This is a great post.

    Along the same lines, I wonder to what extent organizations enable these kinds of attitudes -- both the strong and the weak work ethics -- often based on where players were drafted and how much $$$ they got. I'm sure it's built into the system to some extent -- organizations want to show that their draft/signing decisions are good ones -- but at the same time it's counterproductive to coddle spoiled supposed prospects and ignore supposed non-prospects as some of these kids begin to show they may have been mislabeled. I sure hope the Reds development system is good enough that that built-in dysfunction does not hold sway.
    Last edited by lollipopcurve; 09-28-2011 at 08:15 AM.
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    Re: Baseball America's Top 20 Midwest League Prospects

    Quote Originally Posted by redsof72 View Post
    Duran...Hard to really take him seriously yet. He can hit the ball a country mile but has areas of his game that...lets put it this way: If Billy Hamilton's speed is off the scouts' scale, Duran has some areas that are also off the scale only on the other end.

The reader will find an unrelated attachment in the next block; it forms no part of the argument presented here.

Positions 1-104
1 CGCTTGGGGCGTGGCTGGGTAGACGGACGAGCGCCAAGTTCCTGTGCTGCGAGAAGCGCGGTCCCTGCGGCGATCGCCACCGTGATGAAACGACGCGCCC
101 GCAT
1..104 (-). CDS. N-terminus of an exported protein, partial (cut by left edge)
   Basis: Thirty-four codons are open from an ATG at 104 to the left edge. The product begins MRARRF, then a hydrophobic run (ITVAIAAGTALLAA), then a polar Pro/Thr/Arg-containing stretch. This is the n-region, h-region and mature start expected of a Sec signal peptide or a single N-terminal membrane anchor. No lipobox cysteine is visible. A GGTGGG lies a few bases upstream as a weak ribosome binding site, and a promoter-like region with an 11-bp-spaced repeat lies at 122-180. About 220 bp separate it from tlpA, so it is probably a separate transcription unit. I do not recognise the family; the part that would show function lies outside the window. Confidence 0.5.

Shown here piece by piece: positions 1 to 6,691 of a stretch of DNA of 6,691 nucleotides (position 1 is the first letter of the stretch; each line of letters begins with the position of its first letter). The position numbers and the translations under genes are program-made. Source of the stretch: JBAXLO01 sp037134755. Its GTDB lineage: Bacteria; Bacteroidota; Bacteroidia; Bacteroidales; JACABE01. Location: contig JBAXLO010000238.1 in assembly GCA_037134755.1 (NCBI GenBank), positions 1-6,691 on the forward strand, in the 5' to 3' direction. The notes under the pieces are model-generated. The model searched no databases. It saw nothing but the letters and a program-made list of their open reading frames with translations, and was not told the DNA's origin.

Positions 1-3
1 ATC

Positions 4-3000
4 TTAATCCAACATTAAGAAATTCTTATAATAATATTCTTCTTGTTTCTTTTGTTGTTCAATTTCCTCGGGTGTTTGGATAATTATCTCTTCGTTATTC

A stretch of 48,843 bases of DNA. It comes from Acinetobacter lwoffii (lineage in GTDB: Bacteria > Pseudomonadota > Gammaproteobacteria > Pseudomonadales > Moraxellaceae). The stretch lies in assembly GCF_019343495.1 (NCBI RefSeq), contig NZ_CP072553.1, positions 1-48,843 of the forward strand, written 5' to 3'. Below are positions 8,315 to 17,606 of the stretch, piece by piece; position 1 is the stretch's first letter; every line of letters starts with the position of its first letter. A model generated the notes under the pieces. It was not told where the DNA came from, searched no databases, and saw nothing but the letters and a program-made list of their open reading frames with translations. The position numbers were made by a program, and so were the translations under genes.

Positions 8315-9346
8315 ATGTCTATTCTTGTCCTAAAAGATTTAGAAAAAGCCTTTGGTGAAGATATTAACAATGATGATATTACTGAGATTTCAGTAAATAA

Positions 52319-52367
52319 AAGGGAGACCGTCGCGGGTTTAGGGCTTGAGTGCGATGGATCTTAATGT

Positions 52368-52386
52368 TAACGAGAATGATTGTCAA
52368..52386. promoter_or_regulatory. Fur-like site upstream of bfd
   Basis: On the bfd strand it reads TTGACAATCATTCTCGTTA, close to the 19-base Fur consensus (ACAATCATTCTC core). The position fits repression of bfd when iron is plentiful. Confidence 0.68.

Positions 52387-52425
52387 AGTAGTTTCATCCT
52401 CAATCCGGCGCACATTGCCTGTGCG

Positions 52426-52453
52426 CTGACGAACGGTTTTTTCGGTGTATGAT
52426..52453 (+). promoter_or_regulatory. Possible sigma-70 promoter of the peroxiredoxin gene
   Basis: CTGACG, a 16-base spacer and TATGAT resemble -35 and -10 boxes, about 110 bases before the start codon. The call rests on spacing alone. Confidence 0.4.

Every player does not have the same work ethic. Every player is not a Votto who is out on the practice field at 7:00 a.m. in spring training, or on the other end of the spectrum, a Frank Pfister, who does not have the talent but is out there by himself, every single day, working, working working. Every player is not a Torreyes who understands that nothing is going to be handed to him. Every player is not a Miguel Rojas, who is alone in the batting tunnel first day off the road trip, hitting off the tee, hours before anyone else arrives. Every player is not a Mesoraco, who heard for three years that he was a bust but never let that deter him from working every day on his weaknesses.

    You wish every player was like that, and many are, far more than could be named here, but not all. Signing bonus does not equate to big league productivity. If it did, Chris Heisey would be home watching the Reds on TV, watching B.J. Szymanski play at Great American Ballpark.